Old favourites: The Chequers

Often here for a lunchtime pint, we visits this local post-work, to see what’s going down after the appointment of its new chef…

Remember when the ‘gastropub’ was a novel idea? This new breed of boozers, knocking out up-market food, gave us the best of both worlds when eating out: we got the buzzy atmosphere and casual attitude as well as great food and service. It took a while to negotiate this new genre, though (well, newish – it wasn’t like most pubs weren’t already doing food in some form), and I remember some chefs and landlords rejecting the label and scoffing a bit at the term.

Obviously, gastropubs still are ‘a thing’, but they’ve blended so effortlessly into our dining scene that, comparatively, we don’t seem to use the word so much anymore. It’s certainly less divisive.

The Chequers has been a watering hole since 1766 and wasn’t always of the ‘gastro’ variety. In fact, my dinner date and long-time Bath local described what it was like here in the ’90s over our meal: “A bit rough but a friendly kind of pub, where you could get a roast for a fiver,” were the words he used.

These days, it’s under the reign of The Bath Pub Company, which has four pubs around the city, of which this is perhaps their most up-market. It’s elegant in its rustic but classy design (think parquet floors, decorative wall panelling and chalky hues), as well as its food offering, which gracefully dances on the line between fine dining and pub grub.


Choreographing said dance is Ross Harper, who – with experience as executive chef at the OHH Pub Company as well as at swanky London joints like St Pancras Brasserie and Champagne Bar by Searcys – sure has a CV to suit a gaff like this one, where locals have become accustomed to great-quality food.

There are two sides to the menu – both are concise. First, the restaurant-style offerings, complete with aperitifs and nibbles, and then the pub classics.

To start, the mackerel (£8) comes as two soft, shimmering-skinned fillets, almost pastel pink at the centre, in a pool of light and silky mussel sauce. On the side is a disc of soda bread topped with potted shrimp and dollops of creamy cucumber mayo.

Across the table, the ham hock and belly pork terrine (£8.50) sits in a pretty arrangement: a good-sized slab of speckled pink terrine with a half-slice of toast, accompanied by a pork and black pudding bonbon with a smear of parsnip purée. There are assorted leaves and sauces dotted about, including a rather fine caper and raisin purée. Lots of different textures and tastes to enjoy, but all telling aspects of the same story.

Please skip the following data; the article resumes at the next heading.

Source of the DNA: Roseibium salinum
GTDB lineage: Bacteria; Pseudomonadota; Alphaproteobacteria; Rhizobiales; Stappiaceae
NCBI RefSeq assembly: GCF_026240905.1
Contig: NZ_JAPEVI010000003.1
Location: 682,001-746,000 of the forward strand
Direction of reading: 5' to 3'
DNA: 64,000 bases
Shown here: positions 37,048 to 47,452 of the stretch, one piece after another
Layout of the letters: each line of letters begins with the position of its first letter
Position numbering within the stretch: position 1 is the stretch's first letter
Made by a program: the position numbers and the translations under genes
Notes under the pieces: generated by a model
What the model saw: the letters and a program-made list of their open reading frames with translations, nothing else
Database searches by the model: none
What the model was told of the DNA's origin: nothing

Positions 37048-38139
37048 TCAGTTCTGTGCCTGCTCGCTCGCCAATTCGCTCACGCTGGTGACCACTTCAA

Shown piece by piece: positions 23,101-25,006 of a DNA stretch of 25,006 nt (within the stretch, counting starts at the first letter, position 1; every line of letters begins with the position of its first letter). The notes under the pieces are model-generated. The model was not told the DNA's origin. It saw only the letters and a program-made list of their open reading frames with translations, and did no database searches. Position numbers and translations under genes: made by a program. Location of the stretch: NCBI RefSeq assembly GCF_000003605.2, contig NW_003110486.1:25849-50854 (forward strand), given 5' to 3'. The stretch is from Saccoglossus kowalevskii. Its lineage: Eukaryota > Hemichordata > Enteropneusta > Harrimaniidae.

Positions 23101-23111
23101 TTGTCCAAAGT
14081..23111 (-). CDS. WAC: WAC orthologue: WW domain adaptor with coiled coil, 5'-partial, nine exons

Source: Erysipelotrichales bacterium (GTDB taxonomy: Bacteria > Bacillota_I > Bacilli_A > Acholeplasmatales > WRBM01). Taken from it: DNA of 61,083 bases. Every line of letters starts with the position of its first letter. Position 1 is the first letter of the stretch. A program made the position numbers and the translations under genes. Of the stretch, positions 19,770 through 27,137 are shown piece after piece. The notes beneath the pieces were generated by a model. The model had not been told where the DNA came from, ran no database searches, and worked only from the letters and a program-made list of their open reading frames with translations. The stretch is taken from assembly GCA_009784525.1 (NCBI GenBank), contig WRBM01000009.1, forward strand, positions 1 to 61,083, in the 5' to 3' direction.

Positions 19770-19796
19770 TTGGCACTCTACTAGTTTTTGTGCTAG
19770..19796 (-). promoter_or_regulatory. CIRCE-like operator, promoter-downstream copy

To follow, the chicken ballotine (£19) sees the meat wrapped around a core of sage and onion stuffing and finished with crisp pancetta on its outer. The pomme Anna is deliciously buttery, the thin, carefully arranged layers of potato fanning out satisfyingly under my fork, and a dollop of bread sauce is pimped up with truffle. A heap of pickled mushroom and tarragon, all very finely chopped, provides tangy, punchy relief from the rich flavours.

The chunky slices of onglet (£22) arrive as beefy and tasty as the cut’s rep suggests, again accompanied by several different elements (a horseradish potato croquette, some crusted bone marrow, a dumpling and a creamy béarnaise sauce). Best of all is a small casserole of slow-braised beef with red wine.

Steamed sponge pudding was always a treat as a kid – the difference between Mrs C’s and The Chequers’ (£8) being that that latter doesn’t involve a microwave. The soft sponge is just as comforting and moist as you’d hope for this retro pud – I want more of the fennel pollen custard it sits in, thought.


Warm treacle tart (£8) features a little lime in its mix – rather than the usual lemon – to cut through the sweetness. My treacle-tart aficionado of a pal declares it the most successful one he’s had in ages, but still wants it even stickier and more syrupy. (There’s no pleasing some.)

This is well-pitched food, the dishes of restaurant quality but all with the bones of pub grub. The many intricate elements of each plate show the skill and effort of the kitchen and make each mouthful different. Sure, you could see this style as being a bit fussy, but it sure ain’t samey, and the casual, cosy atmosphere keeps meals down to earth.

The Chequers, 50 Rivers Street, Bath BA1 2QA; 01225 360017